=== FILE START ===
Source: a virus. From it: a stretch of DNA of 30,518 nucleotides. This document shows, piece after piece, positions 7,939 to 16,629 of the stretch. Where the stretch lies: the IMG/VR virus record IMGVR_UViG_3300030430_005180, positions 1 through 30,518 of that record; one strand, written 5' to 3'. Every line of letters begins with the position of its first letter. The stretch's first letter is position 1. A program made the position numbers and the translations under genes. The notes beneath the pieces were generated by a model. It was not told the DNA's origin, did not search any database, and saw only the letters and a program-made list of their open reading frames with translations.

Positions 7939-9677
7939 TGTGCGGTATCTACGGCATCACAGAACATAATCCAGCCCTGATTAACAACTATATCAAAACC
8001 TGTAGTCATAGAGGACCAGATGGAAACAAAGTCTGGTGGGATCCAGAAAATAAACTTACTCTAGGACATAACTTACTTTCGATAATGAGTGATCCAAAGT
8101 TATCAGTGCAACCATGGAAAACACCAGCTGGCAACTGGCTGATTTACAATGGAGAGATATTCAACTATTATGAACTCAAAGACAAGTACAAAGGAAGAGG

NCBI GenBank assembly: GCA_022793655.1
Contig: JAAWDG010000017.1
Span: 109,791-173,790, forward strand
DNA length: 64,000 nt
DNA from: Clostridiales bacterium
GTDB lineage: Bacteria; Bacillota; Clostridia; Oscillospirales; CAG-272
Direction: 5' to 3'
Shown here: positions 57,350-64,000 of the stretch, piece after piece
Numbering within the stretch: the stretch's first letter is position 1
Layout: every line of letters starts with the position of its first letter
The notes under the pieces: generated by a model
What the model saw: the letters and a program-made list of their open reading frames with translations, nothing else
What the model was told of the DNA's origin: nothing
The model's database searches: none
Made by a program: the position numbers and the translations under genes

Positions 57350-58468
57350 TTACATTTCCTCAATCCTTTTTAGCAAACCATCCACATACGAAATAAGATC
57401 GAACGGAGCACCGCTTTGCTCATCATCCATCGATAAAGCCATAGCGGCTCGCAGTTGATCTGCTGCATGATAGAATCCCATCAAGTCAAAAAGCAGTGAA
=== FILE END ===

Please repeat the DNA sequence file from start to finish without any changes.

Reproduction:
Source: a virus. From it: a stretch of DNA of 30,518 nucleotides. This document shows, piece after piece, positions 7,939 to 16,629 of the stretch. Where the stretch lies: the IMG/VR virus record IMGVR_UViG_3300030430_005180, positions 1 through 30,518 of that record; one strand, written 5' to 3'. Every line of letters begins with the position of its first letter. The stretch's first letter is position 1. A program made the position numbers and the translations under genes. The notes beneath the pieces were generated by a model. It was not told the DNA's origin, did not search any database, and saw only the letters and a program-made list of their open reading frames with translations.

Positions 7939-9677
7939 TGTGCGGTATCTACGGCATCACAGAACATAATCCAGCCCTGATTAACAACTATATCAAAACC
8001 TGTAGTCATAGAGGACCAGATGGAAACAAAGTCTGGTGGGATCCAGAAAATAAACTTACTCTAGGACATAACTTACTTTCGATAATGAGTGATCCAAAGT
8101 TATCAGTGCAACCATGGAAAACACCAGCTGGCAACTGGCTGATTTACAATGGAGAGATATTCAACTATTATGAACTCAAAGACAAGTACAAAGGAAGAGG

NCBI GenBank assembly: GCA_022793655.1
Contig: JAAWDG010000017.1
Span: 109,791-173,790, forward strand
DNA length: 64,000 nt
DNA from: Clostridiales bacterium
GTDB lineage: Bacteria; Bacillota; Clostridia; Oscillospirales; CAG-272
Direction: 5' to 3'
Shown here: positions 57,350-64,000 of the stretch, piece after piece
Numbering within the stretch: the stretch's first letter is position 1
Layout: every line of letters starts with the position of its first letter
The notes under the pieces: generated by a model
What the model saw: the letters and a program-made list of their open reading frames with translations, nothing else
What the model was told of the DNA's origin: nothing
The model's database searches: none
Made by a program: the position numbers and the translations under genes

Positions 57350-58468
57350 TTACATTTCCTCAATCCTTTTTAGCAAACCATCCACATACGAAATAAGATC
57401 GAACGGAGCACCGCTTTGCTCATCATCCATCGATAAAGCCATAGCGGCTCGCAGTTGATCTGCTGCATGATAGAATCCCATCAAGTCAAAAAGCAGTGAA